My 3 portfolio strategy works best in a market crash

I am sure most investors are shell shocked by the turn of events over the last 2 months. For me, even with my decades of market experience and that of 2008 downturn and so on, the fall has been pretty brutal to say the least. My combined equity portfolio in stocks and MF got whacked down by more than 20 % in a few day, not to speak of the cuts of the previous months that it had witnessed. The point brought home rather forcefully is this – it is one thing to understand the nature of equity returns, quite another to experience it in real life.

However, the good part in all this is that the crash was not the first of it’s kind and in all previous instances the markets had stabilized in the medium term. This time, the global factors and the domestic situation in India are both against a quick pull back in the markets. I can foresee a lot more pain in the markets over the next few days and the earliest signs of some turnaround for us may well be linked with the election outcomes and quarterly results of Q3. As far as your investments go, it will be a good idea to deal with them as outlined in my other posts.

As I have said before, such times of tribulation are a good instance for checking out whether your overall investment and asset allocation strategies are designed to weather the storm. If you are following the 3 portfolio strategy of debt, MF and stock portfolios then here is how you are affected and also some pointers as to how you need to deal with the context:-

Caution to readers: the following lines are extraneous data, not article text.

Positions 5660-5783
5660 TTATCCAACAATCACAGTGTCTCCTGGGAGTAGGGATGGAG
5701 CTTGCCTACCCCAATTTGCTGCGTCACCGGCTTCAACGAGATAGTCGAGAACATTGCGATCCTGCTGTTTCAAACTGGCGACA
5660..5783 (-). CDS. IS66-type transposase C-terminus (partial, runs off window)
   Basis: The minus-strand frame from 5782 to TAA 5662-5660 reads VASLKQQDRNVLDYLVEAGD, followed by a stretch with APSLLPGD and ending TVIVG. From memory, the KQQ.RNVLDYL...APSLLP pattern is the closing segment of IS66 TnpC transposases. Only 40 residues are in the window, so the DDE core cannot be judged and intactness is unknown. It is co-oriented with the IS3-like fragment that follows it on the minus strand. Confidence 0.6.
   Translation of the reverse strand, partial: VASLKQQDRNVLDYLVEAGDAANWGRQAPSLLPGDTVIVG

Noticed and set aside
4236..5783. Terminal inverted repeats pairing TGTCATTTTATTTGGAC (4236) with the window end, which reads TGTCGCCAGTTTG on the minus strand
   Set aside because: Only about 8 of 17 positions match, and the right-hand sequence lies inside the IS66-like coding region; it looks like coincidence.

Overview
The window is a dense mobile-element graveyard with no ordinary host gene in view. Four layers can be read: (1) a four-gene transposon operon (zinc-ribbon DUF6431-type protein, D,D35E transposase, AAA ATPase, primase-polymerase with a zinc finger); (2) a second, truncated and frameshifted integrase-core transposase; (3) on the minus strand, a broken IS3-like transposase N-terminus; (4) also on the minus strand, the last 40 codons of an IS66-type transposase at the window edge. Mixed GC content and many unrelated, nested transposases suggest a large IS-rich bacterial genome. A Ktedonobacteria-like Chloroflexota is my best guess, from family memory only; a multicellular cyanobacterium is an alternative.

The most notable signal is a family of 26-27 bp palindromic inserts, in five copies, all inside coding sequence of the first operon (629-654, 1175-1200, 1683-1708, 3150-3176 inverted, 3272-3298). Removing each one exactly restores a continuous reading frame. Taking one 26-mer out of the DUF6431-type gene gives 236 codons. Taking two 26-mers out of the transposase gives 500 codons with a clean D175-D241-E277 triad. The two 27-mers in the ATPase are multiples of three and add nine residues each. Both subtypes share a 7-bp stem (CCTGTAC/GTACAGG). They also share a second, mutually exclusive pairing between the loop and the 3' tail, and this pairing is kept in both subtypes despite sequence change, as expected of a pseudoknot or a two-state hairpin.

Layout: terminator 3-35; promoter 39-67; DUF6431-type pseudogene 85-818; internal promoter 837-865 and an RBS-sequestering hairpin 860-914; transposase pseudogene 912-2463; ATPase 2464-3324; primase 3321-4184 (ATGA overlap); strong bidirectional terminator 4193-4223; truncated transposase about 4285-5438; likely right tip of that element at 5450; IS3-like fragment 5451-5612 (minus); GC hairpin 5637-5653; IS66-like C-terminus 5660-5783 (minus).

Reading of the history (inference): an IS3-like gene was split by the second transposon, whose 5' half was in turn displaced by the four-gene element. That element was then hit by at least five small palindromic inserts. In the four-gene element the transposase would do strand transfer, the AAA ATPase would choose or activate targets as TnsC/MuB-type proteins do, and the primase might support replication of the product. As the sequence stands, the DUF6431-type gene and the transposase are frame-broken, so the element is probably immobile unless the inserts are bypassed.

• Your stock and MF portfolio will undergo serious cuts, more so than what you have witnessed so far. It is quite possible that by the time the pain is through these can reduce in value by 30-35 %.
  • More importantly, you will suddenly see your SIP amounts of the last 2 years or so starting to show much less returns, some of these will be in the negative territory.
  • As a lot of the portfolio value of MF was really dependent on 2014 rise in the markets, the current crash will have a severe effect on overall XIRR. It will definitely fall to single digits if this continues.
  • Continue your SIP and add more MF units manually from time to time. You will find it difficult to predict market bottom, but considering the long term growth potential, every 5 % cut is a good investment opportunity.
  • For your stock portfolio make selective purchases in stocks you want to have in your portfolio. As always, do not put a big sum of money at one go, use price triggers and ensure your unit costs are coming down.
  • If you are not comfortable to buy into equity now, park your surplus money in Liquid funds for later use.
  • For those who are working and have an active income, some specific pointers are as follows:-
    • Continue investments as before, stopping SIP will really be a bad idea at this time.
    • Build up your cash reserve if you believe there will be better buying opportunities round the corner.
    • Your equity portfolio is for your long term goals – in that case do not worry at all.
    • If any of your goals were coming up shortly and your plan was to redeem part of equity portfolio then you need to change your plan. This is the wrong time to sell equity, look at getting the needed money from debt.